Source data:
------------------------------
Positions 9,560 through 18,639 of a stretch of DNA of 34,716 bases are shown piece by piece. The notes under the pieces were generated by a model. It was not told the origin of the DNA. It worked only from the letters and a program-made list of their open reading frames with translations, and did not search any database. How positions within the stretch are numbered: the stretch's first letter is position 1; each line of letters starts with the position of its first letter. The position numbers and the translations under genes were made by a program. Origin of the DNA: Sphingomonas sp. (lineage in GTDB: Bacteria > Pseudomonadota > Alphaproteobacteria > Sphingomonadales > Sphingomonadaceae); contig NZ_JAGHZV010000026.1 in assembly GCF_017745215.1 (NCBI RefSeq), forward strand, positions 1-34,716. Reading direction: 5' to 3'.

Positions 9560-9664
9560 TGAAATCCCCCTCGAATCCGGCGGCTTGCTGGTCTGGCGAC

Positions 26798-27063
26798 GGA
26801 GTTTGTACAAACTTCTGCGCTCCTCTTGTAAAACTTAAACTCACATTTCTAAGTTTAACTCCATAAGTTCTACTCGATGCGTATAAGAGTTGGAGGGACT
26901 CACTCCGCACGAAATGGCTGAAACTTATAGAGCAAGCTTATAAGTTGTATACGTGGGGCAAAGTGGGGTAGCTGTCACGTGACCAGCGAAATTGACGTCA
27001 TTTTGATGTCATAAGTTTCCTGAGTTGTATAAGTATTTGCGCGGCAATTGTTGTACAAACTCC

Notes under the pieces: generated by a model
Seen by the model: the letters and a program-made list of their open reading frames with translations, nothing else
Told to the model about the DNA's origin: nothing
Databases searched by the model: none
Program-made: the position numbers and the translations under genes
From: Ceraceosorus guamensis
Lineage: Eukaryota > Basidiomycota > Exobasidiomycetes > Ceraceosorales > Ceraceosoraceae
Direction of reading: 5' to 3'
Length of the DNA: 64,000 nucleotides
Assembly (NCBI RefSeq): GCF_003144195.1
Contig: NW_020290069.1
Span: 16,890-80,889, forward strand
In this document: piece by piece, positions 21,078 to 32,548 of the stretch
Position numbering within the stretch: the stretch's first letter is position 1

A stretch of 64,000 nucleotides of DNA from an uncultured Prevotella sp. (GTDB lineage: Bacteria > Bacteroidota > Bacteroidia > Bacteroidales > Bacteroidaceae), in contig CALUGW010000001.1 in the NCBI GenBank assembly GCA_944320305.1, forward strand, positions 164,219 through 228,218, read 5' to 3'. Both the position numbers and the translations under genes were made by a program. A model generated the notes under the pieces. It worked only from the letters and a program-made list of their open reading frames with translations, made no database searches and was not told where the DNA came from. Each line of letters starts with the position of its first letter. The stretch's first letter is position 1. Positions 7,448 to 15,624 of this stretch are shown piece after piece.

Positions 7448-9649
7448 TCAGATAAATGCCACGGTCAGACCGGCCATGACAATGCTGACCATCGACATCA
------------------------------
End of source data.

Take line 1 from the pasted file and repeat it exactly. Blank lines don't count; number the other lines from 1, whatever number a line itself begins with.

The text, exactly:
Positions 9,560 through 18,639 of a stretch of DNA of 34,716 bases are shown piece by piece. The notes under the pieces were generated by a model. It was not told the origin of the DNA. It worked only from the letters and a program-made list of their open reading frames with translations, and did not search any database. How positions within the stretch are numbered: the stretch's first letter is position 1; each line of letters starts with the position of its first letter. The position numbers and the translations under genes were made by a program. Origin of the DNA: Sphingomonas sp. (lineage in GTDB: Bacteria > Pseudomonadota > Alphaproteobacteria > Sphingomonadales > Sphingomonadaceae); contig NZ_JAGHZV010000026.1 in assembly GCF_017745215.1 (NCBI RefSeq), forward strand, positions 1-34,716. Reading direction: 5' to 3'.